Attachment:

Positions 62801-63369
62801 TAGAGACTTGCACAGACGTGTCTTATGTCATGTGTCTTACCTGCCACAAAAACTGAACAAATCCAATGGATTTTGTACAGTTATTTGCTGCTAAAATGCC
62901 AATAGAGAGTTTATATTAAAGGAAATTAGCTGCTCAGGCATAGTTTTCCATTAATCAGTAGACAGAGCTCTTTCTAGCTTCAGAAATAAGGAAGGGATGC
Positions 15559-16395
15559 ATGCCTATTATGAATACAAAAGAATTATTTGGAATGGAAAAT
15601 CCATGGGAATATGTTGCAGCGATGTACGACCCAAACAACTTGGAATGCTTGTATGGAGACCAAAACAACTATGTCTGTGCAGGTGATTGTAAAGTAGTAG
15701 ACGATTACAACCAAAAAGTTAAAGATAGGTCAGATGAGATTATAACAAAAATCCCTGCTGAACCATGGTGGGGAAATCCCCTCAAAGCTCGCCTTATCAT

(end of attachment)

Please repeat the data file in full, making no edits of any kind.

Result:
Positions 62801-63369
62801 TAGAGACTTGCACAGACGTGTCTTATGTCATGTGTCTTACCTGCCACAAAAACTGAACAAATCCAATGGATTTTGTACAGTTATTTGCTGCTAAAATGCC
62901 AATAGAGAGTTTATATTAAAGGAAATTAGCTGCTCAGGCATAGTTTTCCATTAATCAGTAGACAGAGCTCTTTCTAGCTTCAGAAATAAGGAAGGGATGC
Positions 15559-16395
15559 ATGCCTATTATGAATACAAAAGAATTATTTGGAATGGAAAAT
15601 CCATGGGAATATGTTGCAGCGATGTACGACCCAAACAACTTGGAATGCTTGTATGGAGACCAAAACAACTATGTCTGTGCAGGTGATTGTAAAGTAGTAG
15701 ACGATTACAACCAAAAAGTTAAAGATAGGTCAGATGAGATTATAACAAAAATCCCTGCTGAACCATGGTGGGGAAATCCCCTCAAAGCTCGCCTTATCAT